Belfast Celtic 1891 - 1949

Belfast Celtic Revisited


Was Mickey Hamill Belfast Celtic’s Greatest Player?

by Fra Coogan


The Andersonstown News  October 5th 2002


This story is about one of Belfast Celtic’s greatest ever players – Mickey Hamill. My interested was aroused when I received a letter from Mr Pat Cassidy who lives in Causeway Street, Portrush. Mickey was born in Leeson Street down the Falls Road, the second youngest of a family of six, John, Pat, Joe and two sisters, Susan and Minnie.

Mickey attended school at Barrack Street and Harding Street and it was mostly Gaelic games he played. I intend to tell you about his time spent with the two great Manchester sides and his seeming inability to stay any length of time in one place; he definitely had a touch of wanderlust in him. 

Mickey’s first teams were St Paul’s, Swifts and Belfast Rangers and it looked at one time as if he was going to sign for Distillery but Celtic jumped in and soon he was a regular ‘seconds’ team player. On a Good Friday in 1909 he got a run out in the senior side against Bohemians at inside right and made the spot his own.

Christmas 1910 saw him give an exhibition in a holiday game against Glasgow Celtic after which a Man Utd representative stepped in and signed him. On December 31, United paid Celtic £175 for his signature and a clause was added that ‘United’ agree to play at Celtic Park in the Easter period of 1911.

Pat Cassidy states that Mickey could not fit into the big city and had trouble acquiring lodgings. Pat claims the nuns in Belfast and Manchester placed him with temporary rooms with his great grandparents in St. Patrick’s parish in North Manchester.

Mickey became attached to the Ball family and Bartle Ball, the head of the house, claimed Mickey became like a brother to his grandmother Catherine Ball and her six brothers and sisters. Pat says he believed Mickey returned to Belfast to avoid conscription in 1914 but returned in 1920 to play for Manchester City.

Mickey settled happily again with the Ball family and a large photograph of Mickey wearing his International Cap stayed in the house for many years. Mickey was remembered with great affection and Pat says that his mother, the daughter of Catherine Ball, always spoke of Mickey Hamill as the “George Best of his day”.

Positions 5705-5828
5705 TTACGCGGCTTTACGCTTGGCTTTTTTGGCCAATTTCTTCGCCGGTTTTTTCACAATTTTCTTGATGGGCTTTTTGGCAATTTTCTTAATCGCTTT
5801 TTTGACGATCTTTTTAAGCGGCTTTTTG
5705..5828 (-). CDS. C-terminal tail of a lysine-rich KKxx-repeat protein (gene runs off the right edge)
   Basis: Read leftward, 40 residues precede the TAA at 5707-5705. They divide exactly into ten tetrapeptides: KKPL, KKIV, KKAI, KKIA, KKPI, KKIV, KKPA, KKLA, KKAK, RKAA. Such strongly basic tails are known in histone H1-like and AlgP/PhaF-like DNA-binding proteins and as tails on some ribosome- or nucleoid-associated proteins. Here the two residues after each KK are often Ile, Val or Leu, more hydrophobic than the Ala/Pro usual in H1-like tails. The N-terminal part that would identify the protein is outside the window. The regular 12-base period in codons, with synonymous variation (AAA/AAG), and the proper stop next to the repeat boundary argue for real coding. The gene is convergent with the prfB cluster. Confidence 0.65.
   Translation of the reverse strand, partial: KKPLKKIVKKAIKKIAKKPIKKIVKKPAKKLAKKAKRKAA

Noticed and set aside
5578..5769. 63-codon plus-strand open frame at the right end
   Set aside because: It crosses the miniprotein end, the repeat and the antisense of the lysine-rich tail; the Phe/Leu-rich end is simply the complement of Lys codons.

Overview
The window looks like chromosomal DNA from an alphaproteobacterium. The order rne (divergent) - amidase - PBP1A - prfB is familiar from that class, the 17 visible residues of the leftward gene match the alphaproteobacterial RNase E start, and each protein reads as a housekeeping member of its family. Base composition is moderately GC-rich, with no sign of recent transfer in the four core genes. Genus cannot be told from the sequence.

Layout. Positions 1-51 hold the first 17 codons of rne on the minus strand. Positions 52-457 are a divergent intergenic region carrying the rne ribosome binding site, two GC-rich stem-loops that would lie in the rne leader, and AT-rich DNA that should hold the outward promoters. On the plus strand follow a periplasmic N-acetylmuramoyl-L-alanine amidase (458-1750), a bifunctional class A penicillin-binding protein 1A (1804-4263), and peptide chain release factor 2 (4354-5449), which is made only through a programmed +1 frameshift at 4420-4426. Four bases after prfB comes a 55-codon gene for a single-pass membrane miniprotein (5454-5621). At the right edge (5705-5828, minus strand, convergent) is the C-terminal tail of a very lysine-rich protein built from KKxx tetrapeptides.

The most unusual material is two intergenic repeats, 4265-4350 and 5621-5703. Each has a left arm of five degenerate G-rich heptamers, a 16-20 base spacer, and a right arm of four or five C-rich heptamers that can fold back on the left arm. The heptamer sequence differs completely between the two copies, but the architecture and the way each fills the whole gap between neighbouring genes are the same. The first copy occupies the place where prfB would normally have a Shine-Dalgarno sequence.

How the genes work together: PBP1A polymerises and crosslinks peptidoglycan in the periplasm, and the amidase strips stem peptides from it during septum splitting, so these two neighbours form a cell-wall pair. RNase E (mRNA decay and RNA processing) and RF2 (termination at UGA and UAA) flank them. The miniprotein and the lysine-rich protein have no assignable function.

This information was given to Pat Cassidy by his great aunt Dorothea Ball who died a few years ago in her nineties. Dorothea and her husband Harry were contemporaries of Mickey Hamill and knew him extremely well and Pat would dearly love to find out more about Mickey Hamill who was like a member of his own family.

My own knowledge is practically nil and when his name comes up in footballing company no one seems to know much more than his association with The Centre Half Bar at the corner of Paton Street and the fact that he was rated Celtic’s greatest ever player. That’s a huge statement when you consider the likes of Mc Alinden as F.A. Cup medal winner with Portsmouth, Charlie Tully, Bertie Fulton and a million more. I get the impression Mickey was a loner and despite the reputation he bears I think that seven ‘Caps’ is not a lot. He also had trouble making the Man United side where trainer Geordie Livingstone told him he was yards too slow for the Englishman’s faster paced type of game. He made him do 25-yard sprints until it seems Mickey got sick and tired of training.

One of Celtic’s all time great wingers Stanley Mahood said he had never seen a finer or fitter athlete. Spectator’s used to gaze in awe as he skipped on to the pitch like a trotting pony, his stomach was like four tennis balls and the rest pure muscle and whipcord. After the war he played a season for Glasgow Celtic and won a League and Cup medal.

He then signed for Man City for £2,000 a won a Cup finalist medal. His time at Maine Road was happy and the media had him billed as the ‘World’s Greatest’ centre half, a huge accolade for an Irishman in England.

The wanderlust streak once again brought him back to his beloved Belfast Celtic but Home Rule was on the boil and the sectarian strife ruled the city. In 1925 he married a woman named Genevieve and the couple immediately left for America where he played for Forth River, Massachusetts. In no time he became an icon in the same mould as Babe Ruth and was even invited to the White House. However he was soon back in Belfast, the year was 1926 and he retired in 1930 but had a short stint as manager of Distillery in August 1934.

A few knick-knacks on his career included leading Belfast Celtic to their first Irish Cup triumph against Linfield at Grosvenor Park on April 4v 1918. He played for Ireland against Scotland in victory International at Ibrox Park on March 22 1919 and amused the crowd with his yells of ‘Celtic’s ball’ at throw ins. However the scribes in Glasgow described his playing ability as “just quietly effective”. The only way I can give an opinion on Hamill’s ability is that my late father always said Hamill was the best player he ever saw – that will do me.

On a sad ending, Mickey Hamill’s body was taken from the river Lagan at Lisburn on 23 July 1943. I don’t think any verdict was ever reached on this accident. As I said, Mickey Hamill lived a nomadic quiet existence and all I can add is you don’t get to play for teams like Belfast and Glasgow Celtic, Manchester United and Manchester City or your country, unless you are one hell of a player.

No matter what anyone thinks, Mickey Hamill is ranked among the all time greats and that’s how he is remembered – a legend.

You can read more about Mickey Hamill and other Celtic legends here

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